I definatly didn’t become a mommy for the sretch marks or bags under my eyes. I think to myself though, The toddler years won’t last forever. One day I will have potty trained my last baby, I will have bathed my last child and I will no longer have to lug around that big ol’ diaper bag. I will have 4 new best friends. I love these days…most of the time, but I’m also looking forward to the years to come. I can’t wait to see the women they will become. Children are a blessing and a lesson from God. They teach you how to love, be patient, not be prideful or vain, how to put others before yourself and they give you a glimps of Gods love for his children. Being a Mom is the hardest thing I’ve ever done. But its also the most rewarding.

  • Shae says:

    Perfect. I couldn’t have said it better myself.

  • Steve Taylor says:

    Becky — We are long time friends of your folks, and you and Beth attended church with us when you were very little. Just wanted to say that we have appreciated and enjoyed your blog writings. This particular one reminded me that having kids is one of the tools God uses to take us out of ourselves, to force us into the others-centeredness that we seem to naturally resist. At a point in our lives when we might otherwise be taken up entirely by ourselves, God may send us the very thing we need to learn to give completely and unconditionally. Thanks to God!
    Steve and Brenda Taylor

  • Cathy says:

    I just found your blog the other day and am so grateful to have stumbled on such a wise “young” woman who is ministering to me! I am an older mother not by choice, but now a single momma as I left my ex who had an affair and wouldn’t stop.

    Your wisdom has made me stop and think about how grateful I am to have a son who even tho has challenges with Asperger’s and ADHD, I wouldn’t trade him for anything!

  • Bonnie says:

    Beautiful!! I teared up reading this. I’m a new mom….our sweet boy is 6 months old….and both last week’s post and this one were SO perfect. Thank you!

  • Sara says:

    I am very new to your blog. I teared up reading this post. But, your words are exactly the way I feel. I am a new mom (my son is 5mo old) and it’s hard and wonderful and frustrating and tiring and hysterical and the absolute BEST decision my husband and I ever made. Thank you so much for your honesty.

  • JessV says:

    Absolutely beautiful and so so true.
    So glad I came across your blog last week! Love the way you write, and it tugs at my heart strings coz I know exactly what you’re saying.

  • Jana McLamb says:

    Love your posts

  • Kia says:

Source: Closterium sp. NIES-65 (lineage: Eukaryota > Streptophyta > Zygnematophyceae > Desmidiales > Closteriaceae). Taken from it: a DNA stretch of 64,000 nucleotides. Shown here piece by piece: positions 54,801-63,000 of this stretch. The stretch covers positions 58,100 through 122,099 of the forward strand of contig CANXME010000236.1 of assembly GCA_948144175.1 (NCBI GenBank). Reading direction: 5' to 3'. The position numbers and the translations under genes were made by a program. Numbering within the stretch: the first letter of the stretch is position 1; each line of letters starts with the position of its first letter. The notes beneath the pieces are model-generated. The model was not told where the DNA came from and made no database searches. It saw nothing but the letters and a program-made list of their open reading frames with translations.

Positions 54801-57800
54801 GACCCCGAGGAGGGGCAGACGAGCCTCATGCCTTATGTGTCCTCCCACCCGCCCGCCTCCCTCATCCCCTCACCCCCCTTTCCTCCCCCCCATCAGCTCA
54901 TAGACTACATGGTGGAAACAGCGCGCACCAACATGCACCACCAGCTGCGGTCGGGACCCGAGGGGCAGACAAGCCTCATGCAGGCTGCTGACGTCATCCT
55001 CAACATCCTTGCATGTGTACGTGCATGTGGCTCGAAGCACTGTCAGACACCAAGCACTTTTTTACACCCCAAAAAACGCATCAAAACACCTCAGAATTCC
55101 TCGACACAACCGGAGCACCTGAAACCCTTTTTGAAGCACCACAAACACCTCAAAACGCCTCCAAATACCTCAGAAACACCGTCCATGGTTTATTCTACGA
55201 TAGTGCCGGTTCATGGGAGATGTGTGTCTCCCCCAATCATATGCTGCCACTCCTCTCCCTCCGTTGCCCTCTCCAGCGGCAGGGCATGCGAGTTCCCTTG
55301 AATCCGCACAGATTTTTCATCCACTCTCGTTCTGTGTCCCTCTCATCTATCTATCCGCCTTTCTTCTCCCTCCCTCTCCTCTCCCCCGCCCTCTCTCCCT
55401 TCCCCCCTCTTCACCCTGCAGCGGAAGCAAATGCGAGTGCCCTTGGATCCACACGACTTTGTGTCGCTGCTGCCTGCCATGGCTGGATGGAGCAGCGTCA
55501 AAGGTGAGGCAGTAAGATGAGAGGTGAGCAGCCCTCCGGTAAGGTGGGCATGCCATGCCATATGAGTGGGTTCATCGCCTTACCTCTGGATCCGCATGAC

I just wanted to let you know that the first blog I ever read of yours was “Before I was Mommy” and to tell you the truth it was a little scary to me. I am 22 and have a boyfriend with a child from a previous marriage. We have talked about marriage and kids because he is finally willing and able to enter into those things again. Ive always wanted to be a mother and I love my little step son. But “Before I was Mommy” really woke me up to what motherhood is like and what my life would be like. I then realized that I didn’t want to lose what him and I have by having a child and not wanting what happened his first time around to happen to us. But this blog has shown me that its worth it and we wont lose each other if we continue to do things that we love to do together, keep our eyes to God, and focus on our family. I am now a devoted reader!

  • Alicia says:

    You didn’t answer your question; the only thing this article says is that you love your kids. It does not answer why you wanted to be a mother.
    Why did you want to become a mother even before the pregnancy test? Was it religion? Was it just the ‘expected’ thing by a woman? Was it just on a whim?
    As somebody who is completely fascinated by people who have lived and currently live very different lives than me I feel the need to ask you this: Why did you want to become a mother?
    I have no desire for children and should I have any it would not be at 23 (like yourself) and nor do I feel marriage is necessary for a successful partnership. At 20 years old my future revolves around University, a career in a questionable field and travel.

    How would you explain why you would want children to a person whose lifestyle and personal ambition is contradictory to what children bring?

  • Marcy says:

    Well Alicia, I do not think think her purpose in the writing is to convince anyone to be a mother. I don’t mean to speak for her, but for me it was a desire I had that makes me feel fulfilled and complete, just something that is in me. I waited until I was older, after college and a career, that’s my perogative. Everyone is different. I was not as mature at a young age. You do not have that desire, so continue doing what makes you feel fulfilled. Going to school is sacrifice and work and not all fun and games, but that is what you want and choose, and I hope brings you fulfillment. I hardly think this blog is putting down anyone who doesn’t choose motherhood, she is writing truthfully and beautifully about her experience. If it isn’t your up of tea and doesn’t line up with your personal beliefs, then don’t read it.

  • I love your blog so much. Everything you write is beautifully and brutally honest and speaks to my soul.

Leave a Reply

Your email address will not be published. Required fields are marked *